Dove Awards (1969-Present)


The Dove Awards are annual music awards presented by the Gospel Music Association (GMA). The awards were presented for the first time in 1969.

In 1971, the Blackwood Brothers were at the center of a scandal that led to the Dove Awards being nullified for that year. An extraordinary number of Gospel Music Association memberships were sold by the Blackwood Brothers the previous year which skewed the final results of the Dove Awards in their favor (and in favor of groups they recommended to their fans). James Blackwood, who was on the GMA's board of directors at the time, issued an apology to the industry on behalf of the Blackwood Brothers.

For the first few years, Dove Awards were presented to traditional artists. In 1975 a category for "Album By A Secular Artist" was presented and won by Charley Pride for his album Sunday Morning With Charley Pride." That category went away in 1976, but a new category was created for Inspirational Album and won by the Bill Gaither Trio for Jesus We Just Want To Thank You.''

No awards were presented in 1979 as the show shifted from the fall to the spring of 1980. The "Album By A Secular Artist" category returned in 1980 and was won by Bob Dylan for Slow Train Coming. Categories for "Contemporary Gospel Album" and "Inspirational Black Gospel Album" were added in 1981 and won by Larnelle Harris for Give Me More Love In My Heart and Shirley Caeser for Rejoice respectively.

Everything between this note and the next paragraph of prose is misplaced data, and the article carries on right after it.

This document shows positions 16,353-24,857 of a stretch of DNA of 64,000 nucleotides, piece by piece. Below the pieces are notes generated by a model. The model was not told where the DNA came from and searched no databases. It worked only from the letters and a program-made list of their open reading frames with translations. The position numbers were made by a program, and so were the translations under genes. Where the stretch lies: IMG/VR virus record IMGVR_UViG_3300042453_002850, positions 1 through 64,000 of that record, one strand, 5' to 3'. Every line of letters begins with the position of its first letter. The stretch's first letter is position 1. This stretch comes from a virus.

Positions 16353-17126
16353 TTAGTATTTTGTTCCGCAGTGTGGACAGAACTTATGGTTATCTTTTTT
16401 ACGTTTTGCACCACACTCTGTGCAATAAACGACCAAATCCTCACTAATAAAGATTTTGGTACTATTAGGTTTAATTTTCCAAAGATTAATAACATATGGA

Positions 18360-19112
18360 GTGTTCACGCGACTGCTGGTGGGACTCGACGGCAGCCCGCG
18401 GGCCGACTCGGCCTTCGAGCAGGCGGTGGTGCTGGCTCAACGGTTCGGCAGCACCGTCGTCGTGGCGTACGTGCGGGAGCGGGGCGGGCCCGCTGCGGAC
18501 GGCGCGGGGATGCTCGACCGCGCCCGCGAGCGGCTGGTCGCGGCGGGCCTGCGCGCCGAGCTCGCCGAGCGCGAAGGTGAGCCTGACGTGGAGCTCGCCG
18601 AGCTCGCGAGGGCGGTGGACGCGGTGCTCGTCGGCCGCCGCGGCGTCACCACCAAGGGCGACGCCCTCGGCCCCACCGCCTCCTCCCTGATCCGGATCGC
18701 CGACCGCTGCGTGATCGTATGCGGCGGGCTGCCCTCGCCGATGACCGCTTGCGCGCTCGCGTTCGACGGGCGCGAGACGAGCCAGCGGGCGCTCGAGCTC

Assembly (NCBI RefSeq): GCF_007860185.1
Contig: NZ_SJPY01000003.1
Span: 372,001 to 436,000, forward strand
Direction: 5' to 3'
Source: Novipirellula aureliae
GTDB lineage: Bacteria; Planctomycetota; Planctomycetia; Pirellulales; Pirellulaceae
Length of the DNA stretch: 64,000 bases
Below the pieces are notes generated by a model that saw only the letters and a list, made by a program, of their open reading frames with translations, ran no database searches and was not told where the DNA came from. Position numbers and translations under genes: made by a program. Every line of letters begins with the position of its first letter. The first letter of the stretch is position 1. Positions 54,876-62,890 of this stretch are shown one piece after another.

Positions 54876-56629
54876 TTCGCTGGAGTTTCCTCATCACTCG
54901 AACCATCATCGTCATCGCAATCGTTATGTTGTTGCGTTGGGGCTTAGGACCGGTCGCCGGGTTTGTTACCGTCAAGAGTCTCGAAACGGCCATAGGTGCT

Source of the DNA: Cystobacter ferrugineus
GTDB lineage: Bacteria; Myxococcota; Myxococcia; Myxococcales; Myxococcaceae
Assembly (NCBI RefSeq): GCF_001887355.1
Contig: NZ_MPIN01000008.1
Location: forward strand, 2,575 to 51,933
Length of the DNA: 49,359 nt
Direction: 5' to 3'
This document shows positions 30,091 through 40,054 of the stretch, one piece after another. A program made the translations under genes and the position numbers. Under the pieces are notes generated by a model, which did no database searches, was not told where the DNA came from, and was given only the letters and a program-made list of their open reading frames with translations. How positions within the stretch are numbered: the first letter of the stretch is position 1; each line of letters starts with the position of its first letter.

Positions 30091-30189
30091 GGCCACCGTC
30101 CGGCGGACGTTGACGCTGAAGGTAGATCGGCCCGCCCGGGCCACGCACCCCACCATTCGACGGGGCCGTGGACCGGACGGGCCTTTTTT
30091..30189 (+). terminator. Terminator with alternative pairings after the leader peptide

The Dove Awards continued to expand as more styles emerged in the years that followed. By the turn of the century, the number of categories had ballooned to 44, but in later years the count was slightly reduced. Categories span all genres of Christian music including Southern Gospel categories for Artist, Album, and Song Of The Year. Other genre categories where artists, songwriters, and producers familiar to Southern Gospel fans are often nominated include Inspirational, Bluegrass/Country/Roots, and Choral.

In 1998, the Gospel Music Association published a definition of Gospel Music to help the Dove Awards committee determine whether songs and albums were eligible to win a Dove Award. The definition stated that to be considered, song lyrics must be:
1. Substantially based upon historically orthodox Christian truth contained in or derived from the Holy Bible
2. An expression of worship of God or praise for His works; and /or
3. Testimony of relationship with God through Christ; and/or
4. Obviously prompted and informed by a Christian world view.
After more than a dozen potential nominees were disqualified in 1999 and complaints ensued, the definition was set aside. In later years, the GMA manual for Dove Awards eligibility added the following statement:
"For purposes of GMA Dove Award eligibility, the content of all entries will be: based upon the historically orthodox Christian faith contained in or derived from the Holy Bible; or apparently prompted and informed by a Christian world-view."

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